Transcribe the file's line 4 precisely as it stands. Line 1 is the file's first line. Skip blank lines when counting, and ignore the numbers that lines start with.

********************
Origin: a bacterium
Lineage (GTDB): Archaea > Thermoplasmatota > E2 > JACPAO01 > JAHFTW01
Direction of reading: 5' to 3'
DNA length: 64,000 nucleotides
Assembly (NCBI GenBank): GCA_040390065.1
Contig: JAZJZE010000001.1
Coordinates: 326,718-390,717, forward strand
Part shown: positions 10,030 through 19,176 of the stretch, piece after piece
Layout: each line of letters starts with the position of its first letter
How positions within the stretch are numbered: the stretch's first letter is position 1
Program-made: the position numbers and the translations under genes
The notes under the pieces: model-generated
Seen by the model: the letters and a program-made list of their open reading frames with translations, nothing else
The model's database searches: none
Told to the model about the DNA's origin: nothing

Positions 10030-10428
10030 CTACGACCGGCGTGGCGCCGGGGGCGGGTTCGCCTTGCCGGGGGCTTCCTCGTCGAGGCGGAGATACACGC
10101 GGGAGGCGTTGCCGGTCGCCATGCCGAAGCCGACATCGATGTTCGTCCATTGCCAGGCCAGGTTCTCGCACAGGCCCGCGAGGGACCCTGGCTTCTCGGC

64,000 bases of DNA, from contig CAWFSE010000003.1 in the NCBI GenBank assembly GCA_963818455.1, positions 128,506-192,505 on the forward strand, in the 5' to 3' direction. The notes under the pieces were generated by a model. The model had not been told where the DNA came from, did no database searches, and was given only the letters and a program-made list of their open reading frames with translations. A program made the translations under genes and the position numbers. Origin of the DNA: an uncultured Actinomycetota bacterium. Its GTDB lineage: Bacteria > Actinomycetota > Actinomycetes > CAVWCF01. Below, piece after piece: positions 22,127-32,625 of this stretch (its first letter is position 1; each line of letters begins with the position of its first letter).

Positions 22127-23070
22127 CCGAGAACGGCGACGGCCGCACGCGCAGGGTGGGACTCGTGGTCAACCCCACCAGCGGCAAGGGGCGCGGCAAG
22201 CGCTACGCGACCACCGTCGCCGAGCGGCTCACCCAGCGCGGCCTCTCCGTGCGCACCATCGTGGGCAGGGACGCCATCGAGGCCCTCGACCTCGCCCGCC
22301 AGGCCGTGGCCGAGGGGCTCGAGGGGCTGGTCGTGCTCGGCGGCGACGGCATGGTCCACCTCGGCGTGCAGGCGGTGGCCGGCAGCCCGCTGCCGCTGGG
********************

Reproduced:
DNA length: 64,000 nucleotides